Being a Nurse Does NOT Help :-(


 

say it ain't so!

say it ain't so!

 

 

I have to give myself a subcutaneous injection once a week.  Tiny needle, less than 1 ml of fluid & I can use any body part I choose.  Usually, I alternate thighs.  Should be a no-muss, no-fuss, less than a minute event.  Except….It takes me F-O-R-E-V-E-R to do it.  I just can’t understand WHY.  You would think it was a home amputation kit or something!  It usually takes 20 minutes or so for me to work up the nerve.  That’s nuts–I teach people to give themselves injections and I’m not especially tolerant.  Is this boomerang karma biting me in the ass again?  It has definitely changed the way I teach.

Some days I consider going to work & asking a co-worker to give me the shot-but it’s a matter of pride.  Any of them would do it for me though.  I’ve also thought about asking my Sweetie to do it for me, but I prefer to isolate him from my sick-o crap when I can. Goodness knows he wallows in it enough with me.   So….That leaves me and I need to suck it up and do it.

Sometimes the whiny-baby in my head wants to turn it into a pity party but I don’t let that happen.  I have too much to be grateful for to even start that stuff.   Thank God I have medicines which allow me to keep on keeping on!  I’ll keep struggling with it until I get it right, but my hesitation has been (and remains)  a psychological mystery to me….

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14 Comments (+add yours?)

  1. Dominique
    Nov 16, 2010 @ 12:15:51

    I am comfortable. I wouldn’t say I was settled in because that will take me about 18 months to save up and purchase everything I need. My bed alone is looking to be around $3,000.00 in order to get it chemical free – and possibly a doctor’s note to boot! But I have a lawn chair and an air mattress and the bare, bare essentials so I’m doing good. Right now I’m working on getting money together for winter clothes. I actually didn’t have any. I just got my winter coat (29.00 psyche!) and a set of sweats and one pair of winter pjs. Still working on the rest. Thank God for heat!

    Thanks for asking. I really am adjusting well. Just having to take is one step at a time is all. 🙂

    Reply

  2. Dominique
    Nov 15, 2010 @ 19:50:45

    The picture was enough for me. I don’t know how anyone does that to themselves. Creeps me out. Maybe you are right though. This is a moment to learn compassion and understanding for others who can’t do it either.

    Just curious, but where is the least likely place for an injection to hurt?

    Reply

    • autoimmunemaven
      Nov 16, 2010 @ 01:19:06

      Hi Dominique! Thanks for being sympathetic. Regarding places that hurt the least….It depends on what type of injection it is. The ones like insulin or the med. I’m on can be given subcutaneously with a small needle. For me, my thighs are the least painful. Others say their abdomen is less sensitive. Those shots can go anyplace where fatty tissue is available. If the shot is in the muscle, which is much deeper, then there’s no place that doesn’t hurt. I prefer the behind because it’s the biggest muscle and it’s less sore later on. Shots that go in the muscle are very limited as to the amount of medicine they can hold and, in an adult, any amount of medication more than 1 ml. has to go in the booty. Are you comfortable and settled in? Thanks for reading!!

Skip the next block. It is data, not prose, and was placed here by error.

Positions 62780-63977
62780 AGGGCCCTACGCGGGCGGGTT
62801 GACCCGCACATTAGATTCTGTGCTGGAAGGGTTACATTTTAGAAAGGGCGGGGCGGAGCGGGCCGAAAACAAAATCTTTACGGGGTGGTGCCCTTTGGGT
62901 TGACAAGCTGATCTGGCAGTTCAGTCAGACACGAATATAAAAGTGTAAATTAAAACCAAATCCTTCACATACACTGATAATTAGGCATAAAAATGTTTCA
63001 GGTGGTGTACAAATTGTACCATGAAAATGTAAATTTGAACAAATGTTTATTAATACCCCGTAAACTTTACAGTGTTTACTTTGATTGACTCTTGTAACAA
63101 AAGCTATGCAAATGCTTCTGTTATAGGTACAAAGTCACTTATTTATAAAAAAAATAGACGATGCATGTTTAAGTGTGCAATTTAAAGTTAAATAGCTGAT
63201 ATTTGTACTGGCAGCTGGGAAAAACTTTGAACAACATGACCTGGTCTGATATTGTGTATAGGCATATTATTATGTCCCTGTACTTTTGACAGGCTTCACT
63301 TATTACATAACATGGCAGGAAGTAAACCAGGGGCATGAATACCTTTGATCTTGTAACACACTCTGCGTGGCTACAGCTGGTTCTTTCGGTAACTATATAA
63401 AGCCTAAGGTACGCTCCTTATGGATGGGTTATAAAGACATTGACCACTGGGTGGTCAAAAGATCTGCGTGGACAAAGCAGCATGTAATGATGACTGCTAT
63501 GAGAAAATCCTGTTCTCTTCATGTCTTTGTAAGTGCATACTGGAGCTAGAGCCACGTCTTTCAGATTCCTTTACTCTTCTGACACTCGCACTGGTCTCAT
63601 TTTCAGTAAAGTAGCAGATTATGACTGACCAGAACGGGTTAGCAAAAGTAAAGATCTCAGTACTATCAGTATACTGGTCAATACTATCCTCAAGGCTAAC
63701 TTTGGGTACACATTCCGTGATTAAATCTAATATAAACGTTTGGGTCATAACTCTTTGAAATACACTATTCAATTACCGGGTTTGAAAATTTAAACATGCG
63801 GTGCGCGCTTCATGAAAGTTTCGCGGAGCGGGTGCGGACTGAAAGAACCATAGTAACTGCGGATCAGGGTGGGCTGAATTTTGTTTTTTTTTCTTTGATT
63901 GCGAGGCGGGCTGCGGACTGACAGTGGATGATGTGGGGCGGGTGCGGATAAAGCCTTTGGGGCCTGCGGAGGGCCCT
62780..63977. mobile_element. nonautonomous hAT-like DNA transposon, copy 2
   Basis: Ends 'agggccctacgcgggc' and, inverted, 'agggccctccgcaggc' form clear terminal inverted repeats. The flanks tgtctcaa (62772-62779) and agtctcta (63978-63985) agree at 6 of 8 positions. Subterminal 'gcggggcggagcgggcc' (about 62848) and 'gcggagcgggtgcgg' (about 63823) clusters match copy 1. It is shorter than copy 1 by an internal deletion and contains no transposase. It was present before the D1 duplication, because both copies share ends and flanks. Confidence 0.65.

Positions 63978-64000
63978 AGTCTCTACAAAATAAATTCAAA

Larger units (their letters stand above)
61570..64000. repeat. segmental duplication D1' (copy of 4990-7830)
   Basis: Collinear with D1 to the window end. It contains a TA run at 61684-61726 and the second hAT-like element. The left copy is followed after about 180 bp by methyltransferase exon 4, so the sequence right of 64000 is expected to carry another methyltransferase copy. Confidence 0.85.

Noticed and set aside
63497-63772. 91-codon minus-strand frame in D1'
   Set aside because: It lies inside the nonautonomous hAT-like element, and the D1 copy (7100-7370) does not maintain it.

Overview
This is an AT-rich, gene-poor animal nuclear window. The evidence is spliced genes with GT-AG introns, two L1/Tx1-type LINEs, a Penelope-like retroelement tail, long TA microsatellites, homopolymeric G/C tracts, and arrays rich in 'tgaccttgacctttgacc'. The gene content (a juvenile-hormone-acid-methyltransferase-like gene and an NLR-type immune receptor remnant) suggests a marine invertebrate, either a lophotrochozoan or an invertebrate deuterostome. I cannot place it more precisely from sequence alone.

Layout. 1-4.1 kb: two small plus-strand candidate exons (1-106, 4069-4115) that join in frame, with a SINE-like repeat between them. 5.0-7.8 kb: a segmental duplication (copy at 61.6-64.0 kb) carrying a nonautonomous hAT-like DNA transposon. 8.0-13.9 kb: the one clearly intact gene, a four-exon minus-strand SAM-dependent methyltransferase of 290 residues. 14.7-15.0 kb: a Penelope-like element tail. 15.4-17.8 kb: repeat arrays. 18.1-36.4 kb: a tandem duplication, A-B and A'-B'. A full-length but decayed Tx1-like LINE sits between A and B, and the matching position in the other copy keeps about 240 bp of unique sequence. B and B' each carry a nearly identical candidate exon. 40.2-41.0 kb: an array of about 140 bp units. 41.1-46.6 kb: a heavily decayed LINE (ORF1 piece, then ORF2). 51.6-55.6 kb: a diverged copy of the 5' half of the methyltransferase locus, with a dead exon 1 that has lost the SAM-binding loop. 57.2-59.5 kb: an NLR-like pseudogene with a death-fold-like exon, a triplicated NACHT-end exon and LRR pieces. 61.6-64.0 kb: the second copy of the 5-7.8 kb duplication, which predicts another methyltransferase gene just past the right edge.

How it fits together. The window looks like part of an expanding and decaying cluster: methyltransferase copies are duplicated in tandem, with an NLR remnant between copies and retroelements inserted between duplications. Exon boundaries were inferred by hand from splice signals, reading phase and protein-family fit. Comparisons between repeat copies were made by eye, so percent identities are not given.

Reply

  3. Java
    Nov 13, 2010 @ 23:18:55

    Hi Sheila!

    Thanks for stopping by and thanking me! That was so sweet of you! I added your blog to the Over 40 Bloggers Club!!

    Thanks for joining!

    Hope you have a great Sunday!!
    Java
    xo

    Reply

  4. spicyt
    Nov 13, 2010 @ 18:06:37

    The human mind is a mystery. I used to be a nurse, and was a good one if I say so myself…lol, I could take care of any patients injury, blood, poo, punctures, skin grafts, incisions, staples, boils, whatever…but if one of my kids or myself (mostly kids) is bleeding or has an injury, I freeze into a shock type thing. One time after my daughter was in 2nd grade and had her tonsils/adenoids removed, I was sleeping with her that night, she woke me up and she had blood and clots just spewing from her mouth! I literally couldn’t walk…I CRAWLED to the master bedroom to get my husband and we then together got her bundled up and into the car to the ER…by the time we got there, she was no longer bleeding, and all they did was have her eat a frozen bar and all was well, lol.

    Also, one of my biggest phobias, are skewers or toothpicks. I cannot stand them. Hate having to pull food on or off of skewers, makes me get goosebumps…and cannot stand for people to pick at their teeth with toothpicks….weird I know.